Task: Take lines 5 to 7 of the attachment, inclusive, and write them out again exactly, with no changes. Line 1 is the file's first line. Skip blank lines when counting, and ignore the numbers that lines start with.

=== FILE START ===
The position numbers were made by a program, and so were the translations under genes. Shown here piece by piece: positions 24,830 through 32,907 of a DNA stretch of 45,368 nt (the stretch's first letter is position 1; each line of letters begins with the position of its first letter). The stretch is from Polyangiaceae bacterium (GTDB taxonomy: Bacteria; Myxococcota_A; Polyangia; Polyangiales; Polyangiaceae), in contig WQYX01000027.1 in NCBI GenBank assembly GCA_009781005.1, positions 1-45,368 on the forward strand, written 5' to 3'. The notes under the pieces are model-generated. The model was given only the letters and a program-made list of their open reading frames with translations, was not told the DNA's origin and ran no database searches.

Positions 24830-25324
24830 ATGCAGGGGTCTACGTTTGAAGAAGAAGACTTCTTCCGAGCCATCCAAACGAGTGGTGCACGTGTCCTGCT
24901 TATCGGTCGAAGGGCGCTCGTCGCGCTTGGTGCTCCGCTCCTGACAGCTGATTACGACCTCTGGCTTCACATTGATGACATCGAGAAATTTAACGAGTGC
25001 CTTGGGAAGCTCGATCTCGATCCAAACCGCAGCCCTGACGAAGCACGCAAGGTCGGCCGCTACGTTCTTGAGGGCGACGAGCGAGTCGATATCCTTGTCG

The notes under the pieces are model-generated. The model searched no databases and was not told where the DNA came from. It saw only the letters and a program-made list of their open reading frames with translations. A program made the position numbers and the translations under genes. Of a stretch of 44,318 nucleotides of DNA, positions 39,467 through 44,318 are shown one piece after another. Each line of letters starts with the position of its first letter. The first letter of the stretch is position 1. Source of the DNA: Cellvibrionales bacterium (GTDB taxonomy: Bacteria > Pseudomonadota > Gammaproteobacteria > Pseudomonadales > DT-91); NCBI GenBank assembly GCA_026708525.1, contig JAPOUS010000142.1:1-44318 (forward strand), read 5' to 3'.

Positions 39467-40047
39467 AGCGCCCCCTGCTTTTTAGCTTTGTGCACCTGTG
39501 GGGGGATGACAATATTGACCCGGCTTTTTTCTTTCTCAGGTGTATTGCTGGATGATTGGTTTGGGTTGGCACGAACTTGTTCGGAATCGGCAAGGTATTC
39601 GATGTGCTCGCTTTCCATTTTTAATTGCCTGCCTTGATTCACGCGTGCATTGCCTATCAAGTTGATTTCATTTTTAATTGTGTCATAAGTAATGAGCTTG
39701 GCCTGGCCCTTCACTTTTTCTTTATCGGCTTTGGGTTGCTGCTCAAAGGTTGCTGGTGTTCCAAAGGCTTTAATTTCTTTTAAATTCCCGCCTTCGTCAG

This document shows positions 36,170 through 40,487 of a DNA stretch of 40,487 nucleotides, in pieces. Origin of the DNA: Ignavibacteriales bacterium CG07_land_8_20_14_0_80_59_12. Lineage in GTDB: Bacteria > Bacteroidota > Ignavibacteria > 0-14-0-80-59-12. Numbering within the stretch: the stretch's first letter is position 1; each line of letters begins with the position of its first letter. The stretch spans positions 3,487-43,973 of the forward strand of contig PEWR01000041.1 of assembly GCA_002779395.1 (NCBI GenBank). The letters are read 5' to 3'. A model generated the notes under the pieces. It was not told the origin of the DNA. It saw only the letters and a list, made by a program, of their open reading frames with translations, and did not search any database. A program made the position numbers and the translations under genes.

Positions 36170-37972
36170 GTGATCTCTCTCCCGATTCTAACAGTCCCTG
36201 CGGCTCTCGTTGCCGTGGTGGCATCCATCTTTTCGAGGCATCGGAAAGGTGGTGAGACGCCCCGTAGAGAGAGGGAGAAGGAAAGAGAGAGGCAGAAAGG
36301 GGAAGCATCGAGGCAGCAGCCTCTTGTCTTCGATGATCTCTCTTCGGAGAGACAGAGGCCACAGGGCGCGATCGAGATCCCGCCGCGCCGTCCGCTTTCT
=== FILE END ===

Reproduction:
25001 CTTGGGAAGCTCGATCTCGATCCAAACCGCAGCCCTGACGAAGCACGCAAGGTCGGCCGCTACGTTCTTGAGGGCGACGAGCGAGTCGATATCCTTGTCG

The notes under the pieces are model-generated. The model searched no databases and was not told where the DNA came from. It saw only the letters and a program-made list of their open reading frames with translations. A program made the position numbers and the translations under genes. Of a stretch of 44,318 nucleotides of DNA, positions 39,467 through 44,318 are shown one piece after another. Each line of letters starts with the position of its first letter. The first letter of the stretch is position 1. Source of the DNA: Cellvibrionales bacterium (GTDB taxonomy: Bacteria > Pseudomonadota > Gammaproteobacteria > Pseudomonadales > DT-91); NCBI GenBank assembly GCA_026708525.1, contig JAPOUS010000142.1:1-44318 (forward strand), read 5' to 3'.

Positions 39467-40047